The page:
Just about everyone knows that an effective weight loss program needs a plan for both ‘calories in’ and ‘calories out’. You can’t just limit the caloric intake without incorporating an exercise program into the grand scheme of things…unless you’d like to eliminate muscle mass along with the fat that melts off. Do it that way and you’ll look into the mirror to find your former flabby self in a smaller flabby version.
When you incorporate a healthy exercise program into the mix, you’ll gain muscle mass – which not only looks better, but also burns more fat. And around and around it goes.
Get On A Bike, Both Indoors And Out
After a series of running injuries, I’ve arrived at riding my bike as my principle means of burning calories and maintaining my weight. Cycling is a ‘shock-free’ form of exercise and, contrary to what you may think, it can be done both indoors and out.
I’m sure you’re aware of the exercise bikes you see at the gym. While these allow you to ‘bike indoors’, they take up quite a bit of room and just add another piece of equipment to clutter up the house.
But there’s a smaller, more portable device that will transform your existing bike into an exercise bike. It’s called an indoor bicycle trainer. You attach the rear wheel of your bike to a bike trainer and the resistance in the roller that your tire runs against provides the workout.
With a bike trainer, your bicycle becomes a ‘four seasons’ exercise machine.
A Bike Trainer Has Its Advantages
- If you’re like most civilized folks, the weather’s usually pretty good indoors. You know…it rarely rains, the temperate is moderate, and you rarely let wind storms roar through the living room. When I think of bad cycling weather I usually think of cold winter days. After all, we live at the base of Mount Shasta. But there’s also a weather problem at the other end of the climate spectrum…searing hot weather. Regardless of the weather extremes, you can always ride your bike in the house when you’re on a bike trainer.
- I alluded to house clutter a few paragraphs ago. Having a lot of different exercise equipment in the house can get to be a problem. By using a combination of something you already have (a bicycle) and a bike trainer that folds up and stores away in a very small space when not in use, the house clutter is minimized.
- Beyond the issue of adverse weather, there are often other outside adversities that make riding a bike outdoors unpleasant or sometimes even dangerous. If you live in the city, for example, you’ll go shoulder-to-bumper with a few too many cars. If you live in the country, you’ll no doubt test the top-end speed of a few mean ranch dogs intent on gnawing on the bone that just so happens to be your ankle. In short, there are times when a safe, event-free indoor ride is a lot easier to get psyched up for than is an outdoor ride.
Which Bike Trainer’s Best For You?
Bike trainers are essentially broken down into three types, categorized by the way in which they provide the workload. There are fluid trainers, magnetic (mag) trainers, and wind trainers. Each has their upside and their downside.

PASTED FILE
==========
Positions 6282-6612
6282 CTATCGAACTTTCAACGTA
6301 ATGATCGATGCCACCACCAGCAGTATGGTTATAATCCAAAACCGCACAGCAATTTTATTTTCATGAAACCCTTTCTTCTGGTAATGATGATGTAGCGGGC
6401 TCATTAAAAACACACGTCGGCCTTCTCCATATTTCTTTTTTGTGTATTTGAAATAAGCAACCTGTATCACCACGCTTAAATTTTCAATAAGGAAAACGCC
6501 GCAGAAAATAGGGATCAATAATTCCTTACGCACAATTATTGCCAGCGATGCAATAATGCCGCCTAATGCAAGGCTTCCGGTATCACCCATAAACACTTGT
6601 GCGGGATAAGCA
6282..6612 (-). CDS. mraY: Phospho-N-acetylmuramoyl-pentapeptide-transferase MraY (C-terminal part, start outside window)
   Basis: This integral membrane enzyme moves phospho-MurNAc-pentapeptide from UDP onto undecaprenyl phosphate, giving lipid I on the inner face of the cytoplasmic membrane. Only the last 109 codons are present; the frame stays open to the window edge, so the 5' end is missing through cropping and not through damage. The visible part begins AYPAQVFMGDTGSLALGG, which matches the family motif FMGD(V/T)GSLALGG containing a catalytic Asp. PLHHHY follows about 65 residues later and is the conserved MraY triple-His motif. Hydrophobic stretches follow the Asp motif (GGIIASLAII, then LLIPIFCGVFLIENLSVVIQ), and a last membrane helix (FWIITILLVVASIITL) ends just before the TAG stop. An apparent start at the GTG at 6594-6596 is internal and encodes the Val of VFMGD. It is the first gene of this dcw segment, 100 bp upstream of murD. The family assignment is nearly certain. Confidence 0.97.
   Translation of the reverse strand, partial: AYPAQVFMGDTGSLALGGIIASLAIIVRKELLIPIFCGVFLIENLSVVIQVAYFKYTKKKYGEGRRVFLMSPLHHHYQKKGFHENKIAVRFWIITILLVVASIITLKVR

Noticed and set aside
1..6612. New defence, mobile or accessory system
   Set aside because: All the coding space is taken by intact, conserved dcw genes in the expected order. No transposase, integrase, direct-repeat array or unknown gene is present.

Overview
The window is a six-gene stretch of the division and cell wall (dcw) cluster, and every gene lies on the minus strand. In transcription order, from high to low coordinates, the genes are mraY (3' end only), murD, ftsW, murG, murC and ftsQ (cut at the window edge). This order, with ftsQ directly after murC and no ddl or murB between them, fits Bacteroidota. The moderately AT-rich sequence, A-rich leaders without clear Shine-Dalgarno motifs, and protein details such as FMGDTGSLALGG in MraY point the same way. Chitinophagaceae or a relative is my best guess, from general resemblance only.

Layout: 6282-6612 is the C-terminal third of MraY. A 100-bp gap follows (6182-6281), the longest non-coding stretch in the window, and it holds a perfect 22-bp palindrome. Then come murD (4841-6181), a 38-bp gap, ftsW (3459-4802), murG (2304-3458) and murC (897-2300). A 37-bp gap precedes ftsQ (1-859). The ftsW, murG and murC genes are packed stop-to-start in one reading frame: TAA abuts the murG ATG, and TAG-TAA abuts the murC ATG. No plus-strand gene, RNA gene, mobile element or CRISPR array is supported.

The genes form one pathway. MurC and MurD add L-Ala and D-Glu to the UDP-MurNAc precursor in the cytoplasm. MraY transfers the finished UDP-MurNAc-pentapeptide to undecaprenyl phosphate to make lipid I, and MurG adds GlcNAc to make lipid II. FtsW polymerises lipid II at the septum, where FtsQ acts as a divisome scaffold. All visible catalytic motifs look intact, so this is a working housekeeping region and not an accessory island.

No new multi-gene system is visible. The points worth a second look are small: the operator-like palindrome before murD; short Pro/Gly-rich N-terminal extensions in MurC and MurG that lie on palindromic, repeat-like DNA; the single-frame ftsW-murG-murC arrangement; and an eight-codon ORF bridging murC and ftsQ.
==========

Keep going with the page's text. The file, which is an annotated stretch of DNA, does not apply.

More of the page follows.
- Fluid trainers have historically been at the top of the food chain in the world of bike trainers, although recent advances in mag trainers leave some people to question that hierarchy. Fluid trainers are relatively quiet, and provide nearly unlimited resistance for even the strongest of cyclists. The downside is that they are generally the most expensive of the three types, and some models are susceptible to leakage.
- Magnetic (mag) trainers provide resistance by spinning their flywheels through a magnetic field. Early models weren’t constructed well, thereby contributing to their reputation of not lasting long. This issue of durability has been greatly eliminated, and recent innovations such as the progressive resistance in the Cycleops Magneto bike trainer have made this type of bike trainer equal to the fluid trainer in many cyclists’ minds. But with the innovations have come increased costs, so they are now just about as expensive as the fluid trainers.
- Wind trainers generate resistance by moving air with a fan that is attached to the roller. Guess what? Moving air makes a lot of noise, and pushing something through air isn’t nearly as difficult as through fluid (like pushing an airplane through the air versus a submarine through the sea). Thus, the weaknesses of the wind trainer…noise and lack of top-end resistance. But this style is the simplest (fewer things to go wrong) and the least expensive…and often plenty of trainer for all but the most enthusiastic cyclist.
Winter Or Summer…Get On Your Bike!
So when you’re doing every thing you can to get that lean, mean, healthy physique you’ve envisioned for yourself, consider using your bicycle to provide the exercise leg of the journey. A bike is a great shock-free machine and when you couple it to an indoor bike trainer, you have an all-season tool for burning fat and generating lean body mass.
Just what the doctor ordered!
About the Author: Dr. Ron Fritzke spends hundreds of hours on his bike…both indoors and out. When he isn’t riding, he’s researching cycling equipment and writing about it on his website, Cycling-Review.com. His ‘day job’ is being a chiropractor in Mount Shasta, California as well as serving as the chiropractor on the Sports Medicine staff of the College of the Siskiyous.